David A. Forsyth
403 Hurtig Hall
1973 Ph.D., University of California, Berkeley
1969 B.A., Macalester College, St. Paul, Minnesota
Prof. Forsyth uses the various techniques of nuclear magnetic resonance (NMR) and computational chemistry in seeking a fuller understanding of organic structure and activity. In collaboration with other researchers, molecules of interest are probed by NMR techniques such as line-shape analysis for dynamic properties, nuclear Overhauser effects, isotope shift measurements, and various 2-D experiments. Dynamic NMR consists of analyzing the changes in line-shape that occur when the rates of processes such as conformational interconversions are altered as a consequence of changing temperature. NMR isotope shifts are the small changes in chemical shifts that accompany substitution of a heavier isotope for a lighter one, through perturbation of vibrational motion or rapid equilibria.
The current focus of Prof. Forsyth’s research is on synthetic and naturally occurring amines, alkaloids, steroids, and organometallics. Many of the structures of these molecules are capable of undergoing rapid conformational or configurational exchange. Understanding the details of structure can help provide insight into their biological activity or other properties. NMR measurements at low temperature are used to freeze-out conformational motion. Molecular mechanics calculations are used to explore possible structures and subsequent molecular orbital predictions of NMR chemical shifts and coupling constants are used to connect the predicted structures to the NMR observations.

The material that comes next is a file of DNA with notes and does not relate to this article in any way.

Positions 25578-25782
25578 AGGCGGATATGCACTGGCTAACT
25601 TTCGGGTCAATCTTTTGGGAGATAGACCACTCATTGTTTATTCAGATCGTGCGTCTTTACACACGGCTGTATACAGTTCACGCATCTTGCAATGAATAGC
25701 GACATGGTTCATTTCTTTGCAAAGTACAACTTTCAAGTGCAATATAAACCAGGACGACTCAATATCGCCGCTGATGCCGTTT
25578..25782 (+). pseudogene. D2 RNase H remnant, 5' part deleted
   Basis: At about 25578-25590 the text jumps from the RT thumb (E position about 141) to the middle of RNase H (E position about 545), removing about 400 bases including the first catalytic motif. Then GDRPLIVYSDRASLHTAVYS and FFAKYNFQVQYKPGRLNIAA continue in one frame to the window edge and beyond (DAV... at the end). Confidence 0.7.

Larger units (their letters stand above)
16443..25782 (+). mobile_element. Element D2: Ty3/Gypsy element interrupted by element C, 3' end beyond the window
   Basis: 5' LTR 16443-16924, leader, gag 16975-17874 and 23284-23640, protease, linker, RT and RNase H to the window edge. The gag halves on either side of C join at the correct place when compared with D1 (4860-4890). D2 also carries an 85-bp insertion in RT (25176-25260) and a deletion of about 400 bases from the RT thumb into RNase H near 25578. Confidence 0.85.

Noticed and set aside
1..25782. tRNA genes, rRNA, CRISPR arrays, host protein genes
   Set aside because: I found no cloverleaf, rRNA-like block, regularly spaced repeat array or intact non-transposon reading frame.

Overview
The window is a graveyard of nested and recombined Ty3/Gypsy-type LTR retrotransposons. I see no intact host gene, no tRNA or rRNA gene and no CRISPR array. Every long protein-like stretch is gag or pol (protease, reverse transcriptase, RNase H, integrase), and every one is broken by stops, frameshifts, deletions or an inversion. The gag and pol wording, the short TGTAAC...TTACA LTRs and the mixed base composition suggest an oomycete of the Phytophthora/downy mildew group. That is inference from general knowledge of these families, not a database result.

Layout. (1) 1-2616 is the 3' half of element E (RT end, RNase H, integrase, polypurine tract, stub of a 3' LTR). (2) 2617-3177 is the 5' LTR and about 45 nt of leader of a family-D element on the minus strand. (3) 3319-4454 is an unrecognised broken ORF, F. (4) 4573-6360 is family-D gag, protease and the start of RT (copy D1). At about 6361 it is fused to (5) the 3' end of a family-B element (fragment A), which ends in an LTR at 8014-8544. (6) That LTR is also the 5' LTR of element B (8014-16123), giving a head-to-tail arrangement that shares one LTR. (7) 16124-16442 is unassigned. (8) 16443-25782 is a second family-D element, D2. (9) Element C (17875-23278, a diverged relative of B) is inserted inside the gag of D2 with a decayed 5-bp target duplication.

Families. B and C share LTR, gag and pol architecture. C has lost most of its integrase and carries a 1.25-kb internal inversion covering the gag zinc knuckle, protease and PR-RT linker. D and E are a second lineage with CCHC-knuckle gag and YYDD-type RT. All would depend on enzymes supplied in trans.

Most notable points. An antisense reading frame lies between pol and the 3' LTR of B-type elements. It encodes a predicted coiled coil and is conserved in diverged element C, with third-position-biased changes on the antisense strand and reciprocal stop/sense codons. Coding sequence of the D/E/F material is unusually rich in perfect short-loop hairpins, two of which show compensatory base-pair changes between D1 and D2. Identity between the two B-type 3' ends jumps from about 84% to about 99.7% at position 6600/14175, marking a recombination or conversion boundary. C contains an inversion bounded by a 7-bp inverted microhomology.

Kirss, Rein U.; Forsyth, David A.; Plante, Marc A. Synthesis and spectroscopy of binuclear phosphine bridged palladium hydrides: Pd2HX3[dppm]2 (X = Br, I; dppm = bis[diphenylphosphino]methane). Journal of Organometallic Chemistry (2003), 688(1-2), 206-215.
Sebag, Albert B.; Hanson, Robert N.; Forsyth, David A.; Lee, Choon Young. Conformational studies of novel estrogen receptor ligands by 1D and 2D NMR spectroscopy and computational methods. Magnetic Resonance in Chemistry (2003), 41(4), 246-252.
Tilley, Leon J.; Prevoir, Shawn J.; Forsyth, David A.. Fun with computational chemistry: Solving spectral problems using computed 13C NMR chemical shifts. A comparison of empirical and quantum mechanical methods. Journal of Chemical Education (2002), 79(5), 593-600.